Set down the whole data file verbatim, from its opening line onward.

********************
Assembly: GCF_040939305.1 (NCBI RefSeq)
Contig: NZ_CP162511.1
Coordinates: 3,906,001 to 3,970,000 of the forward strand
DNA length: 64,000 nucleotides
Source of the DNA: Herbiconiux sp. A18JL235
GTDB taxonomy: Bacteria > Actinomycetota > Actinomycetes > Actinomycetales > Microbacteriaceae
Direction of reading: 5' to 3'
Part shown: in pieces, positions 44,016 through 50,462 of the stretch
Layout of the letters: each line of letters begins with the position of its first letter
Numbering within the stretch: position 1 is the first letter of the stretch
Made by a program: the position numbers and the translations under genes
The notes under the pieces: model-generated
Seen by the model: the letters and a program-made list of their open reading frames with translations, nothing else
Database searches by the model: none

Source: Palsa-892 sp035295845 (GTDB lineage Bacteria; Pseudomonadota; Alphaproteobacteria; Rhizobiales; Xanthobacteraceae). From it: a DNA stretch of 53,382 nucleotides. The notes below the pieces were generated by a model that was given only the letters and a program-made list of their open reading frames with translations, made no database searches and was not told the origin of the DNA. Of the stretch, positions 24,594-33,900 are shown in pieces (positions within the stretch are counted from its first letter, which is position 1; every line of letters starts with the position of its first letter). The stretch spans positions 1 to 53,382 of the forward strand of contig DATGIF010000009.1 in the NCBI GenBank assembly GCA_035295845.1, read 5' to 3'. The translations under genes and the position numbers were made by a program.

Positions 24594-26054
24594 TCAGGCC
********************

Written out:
Assembly: GCF_040939305.1 (NCBI RefSeq)
Contig: NZ_CP162511.1
Coordinates: 3,906,001 to 3,970,000 of the forward strand
DNA length: 64,000 nucleotides
Source of the DNA: Herbiconiux sp. A18JL235
GTDB taxonomy: Bacteria > Actinomycetota > Actinomycetes > Actinomycetales > Microbacteriaceae
Direction of reading: 5' to 3'
Part shown: in pieces, positions 44,016 through 50,462 of the stretch
Layout of the letters: each line of letters begins with the position of its first letter
Numbering within the stretch: position 1 is the first letter of the stretch
Made by a program: the position numbers and the translations under genes
The notes under the pieces: model-generated
Seen by the model: the letters and a program-made list of their open reading frames with translations, nothing else
Database searches by the model: none

Source: Palsa-892 sp035295845 (GTDB lineage Bacteria; Pseudomonadota; Alphaproteobacteria; Rhizobiales; Xanthobacteraceae). From it: a DNA stretch of 53,382 nucleotides. The notes below the pieces were generated by a model that was given only the letters and a program-made list of their open reading frames with translations, made no database searches and was not told the origin of the DNA. Of the stretch, positions 24,594-33,900 are shown in pieces (positions within the stretch are counted from its first letter, which is position 1; every line of letters starts with the position of its first letter). The stretch spans positions 1 to 53,382 of the forward strand of contig DATGIF010000009.1 in the NCBI GenBank assembly GCA_035295845.1, read 5' to 3'. The translations under genes and the position numbers were made by a program.

Positions 24594-26054
24594 TCAGGCC